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James M. Barnes (politician)

From Wikipedia, the free encyclopedia

James M. Barnes
JamesMBarnes.jpg
Member of the U.S. House of Representatives
from Illinois's 20th district
In office
January 3, 1939 – January 3, 1943
Preceded byScott W. Lucas
Succeeded bySid Simpson
Personal details
Born(1899-01-09)January 9, 1899
Jacksonville, Illinois
DiedJune 8, 1958(1958-06-08) (aged 59)
Washington, D.C.
Political partyDemocratic

James Martin Barnes (January 9, 1899 – June 8, 1958) was a member of the U.S. House of Representatives from Illinois and administrative assistant to Presidents Franklin D. Roosevelt and Harry S. Truman.

Early life

James Martin Barnes was born on January 9, 1899, in Jacksonville, Illinois. He attended the local schools and served in the United States Marine Corps during World War I.[1]

Career

Barnes graduated from Illinois College in 1921 and Harvard Law School in 1924. He was admitted to the bar in 1924 and practiced in Jacksonville. He was also active in business, and served on the boards of directors of the Ideal Baking Company, the Jacksonville Farm Supply Company and other companies.[2]

A Democrat, he served as Morgan County Judge from 1926 to 1934, afterwards resuming the practice of law.[3][4]

Barnes was elected to the Seventy-sixth and Seventy-seventh Congresses and served from January 3, 1939, to January 3, 1943. He was an unsuccessful candidate for reelection in 1942.[5]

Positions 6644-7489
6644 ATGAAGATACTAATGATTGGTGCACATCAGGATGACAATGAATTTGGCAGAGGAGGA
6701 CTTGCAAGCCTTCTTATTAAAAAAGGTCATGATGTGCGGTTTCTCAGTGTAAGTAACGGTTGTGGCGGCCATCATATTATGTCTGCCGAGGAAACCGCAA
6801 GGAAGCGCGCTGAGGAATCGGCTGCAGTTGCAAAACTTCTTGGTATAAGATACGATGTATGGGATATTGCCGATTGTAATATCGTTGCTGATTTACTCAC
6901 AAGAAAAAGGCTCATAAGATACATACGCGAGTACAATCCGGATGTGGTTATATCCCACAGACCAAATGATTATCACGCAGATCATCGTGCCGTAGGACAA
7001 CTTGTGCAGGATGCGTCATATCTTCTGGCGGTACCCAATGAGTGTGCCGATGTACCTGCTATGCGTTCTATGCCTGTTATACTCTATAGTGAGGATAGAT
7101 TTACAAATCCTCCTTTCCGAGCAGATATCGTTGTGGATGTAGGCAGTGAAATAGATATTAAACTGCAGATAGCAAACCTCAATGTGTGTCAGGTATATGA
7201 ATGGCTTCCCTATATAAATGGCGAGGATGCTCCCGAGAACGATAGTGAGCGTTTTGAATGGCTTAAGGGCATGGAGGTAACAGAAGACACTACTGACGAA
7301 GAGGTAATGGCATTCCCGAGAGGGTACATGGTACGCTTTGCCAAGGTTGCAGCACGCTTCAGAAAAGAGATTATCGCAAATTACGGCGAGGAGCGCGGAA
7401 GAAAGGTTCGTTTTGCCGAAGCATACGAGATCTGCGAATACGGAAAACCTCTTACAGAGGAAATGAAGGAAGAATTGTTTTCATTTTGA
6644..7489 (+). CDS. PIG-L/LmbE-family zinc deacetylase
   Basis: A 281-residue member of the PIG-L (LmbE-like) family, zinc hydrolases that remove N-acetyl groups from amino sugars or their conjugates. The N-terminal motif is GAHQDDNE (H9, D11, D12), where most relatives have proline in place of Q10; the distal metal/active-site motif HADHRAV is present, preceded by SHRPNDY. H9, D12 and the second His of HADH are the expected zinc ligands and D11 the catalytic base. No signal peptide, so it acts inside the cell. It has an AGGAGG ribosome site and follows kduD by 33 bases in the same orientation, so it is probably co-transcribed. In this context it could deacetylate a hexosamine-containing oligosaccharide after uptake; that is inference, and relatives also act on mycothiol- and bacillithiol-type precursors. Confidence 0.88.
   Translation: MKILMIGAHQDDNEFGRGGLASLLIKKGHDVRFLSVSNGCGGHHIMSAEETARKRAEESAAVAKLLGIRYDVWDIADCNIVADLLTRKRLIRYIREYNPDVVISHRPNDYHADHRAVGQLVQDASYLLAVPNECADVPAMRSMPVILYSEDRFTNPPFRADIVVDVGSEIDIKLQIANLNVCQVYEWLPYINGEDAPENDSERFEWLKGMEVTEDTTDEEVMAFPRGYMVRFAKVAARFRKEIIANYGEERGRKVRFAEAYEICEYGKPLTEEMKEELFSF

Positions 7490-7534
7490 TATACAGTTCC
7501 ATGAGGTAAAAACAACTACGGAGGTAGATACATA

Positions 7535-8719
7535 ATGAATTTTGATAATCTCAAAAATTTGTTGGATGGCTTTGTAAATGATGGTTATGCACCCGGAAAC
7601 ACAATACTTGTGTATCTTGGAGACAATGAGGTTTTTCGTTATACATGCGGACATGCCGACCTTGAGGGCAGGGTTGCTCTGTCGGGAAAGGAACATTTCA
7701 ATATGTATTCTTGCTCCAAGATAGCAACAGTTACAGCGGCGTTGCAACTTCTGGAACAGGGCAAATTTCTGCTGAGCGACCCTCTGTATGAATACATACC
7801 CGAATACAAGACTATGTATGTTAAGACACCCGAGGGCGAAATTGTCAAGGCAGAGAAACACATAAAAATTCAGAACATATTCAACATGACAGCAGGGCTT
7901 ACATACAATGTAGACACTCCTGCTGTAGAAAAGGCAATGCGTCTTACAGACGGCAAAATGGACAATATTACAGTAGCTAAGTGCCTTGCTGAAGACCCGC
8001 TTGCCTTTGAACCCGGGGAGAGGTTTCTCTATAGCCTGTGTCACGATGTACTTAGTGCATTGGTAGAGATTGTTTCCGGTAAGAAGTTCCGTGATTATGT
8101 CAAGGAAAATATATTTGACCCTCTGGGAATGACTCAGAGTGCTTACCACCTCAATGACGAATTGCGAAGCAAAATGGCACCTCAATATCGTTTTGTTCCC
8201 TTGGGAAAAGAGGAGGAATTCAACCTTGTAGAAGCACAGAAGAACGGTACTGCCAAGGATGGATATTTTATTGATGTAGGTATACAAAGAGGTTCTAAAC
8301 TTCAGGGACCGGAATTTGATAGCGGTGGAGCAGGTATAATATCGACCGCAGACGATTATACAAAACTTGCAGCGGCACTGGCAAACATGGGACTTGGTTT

In March 1943, Barnes was appointed as administrative assistant to President Roosevelt. He continued in the position under President Truman following Roosevelt's death, serving from March 1, 1943, to July 15, 1945.[6] In 1944 he was a delegate to the Democratic National Convention.[7]

After leaving the White House Barnes practiced law in Washington, D.C.[8][9]

Death and burial

Grave at Arlington National Cemetery
Grave at Arlington National Cemetery

Barnes died in Washington, D.C., on June 8, 1958.[10] He was buried at Arlington National Cemetery, Section 13, Grave 14684-22-23. His gravesite is near the intersections of Farragut and Wilson Drives.[11]

References

  1. ^ Illinois Secretary of State, Illinois Blue Book, 1941, page 55
  2. ^ Durward Howes, editor, Who's Who Among the Young Men of the Nation, Volume 2, 1936, page 33
  3. ^ John Leonard Conger, William Edgar Hull, editors, History of the Illinois River Valley, Volume 3, 1932, page 85
  4. ^ Chicago Tribune, Obituary, James M. Barnes, June 9, 1958
  5. ^ Chicago Tribune, Illinois G.O.P. Wins Four More Congress Posts, November 5, 1942
  6. ^ Chicago Tribune, Downstate Lame Duck Appointed Roosevelt Aide: Ex-Rep. Barnes Gets $10,000 Job, March 4, 1943
  7. ^ Associated Press, Dubuque Herald, Still Awaiting FDR's Views on Vice President, July 16, 1944
  8. ^ Associated Press, Lewiston Tribune, Ex-Congressman Dead, June 9, 1958
  9. ^ Illinois State Bar Association, Illinois Bar Journal, Volume 34, 1946, page 27
  10. ^ New York Times, James Barnes, Ex-Representative, Dies; Lawyer in Capital Was Roosevelt Aide, June 9, 1958
  11. ^ Arlington National Cemetery, Burial record, James Martin Barnes, accessed August 15, 2013

External links

  • United States Congress. "James M. Barnes (id: B000158)". Biographical Directory of the United States Congress.
  • James M. Barnes at Find a Grave

 This article incorporates public domain material from the Biographical Directory of the United States Congress website http://bioguide.congress.gov.

U.S. House of Representatives
Preceded by
Scott W. Lucas
Member of the U.S. House of Representatives
from Illinois's 20th congressional district

1939–1943
Succeeded by
Sid Simpson
This page was last edited on 19 January 2021, at 17:13
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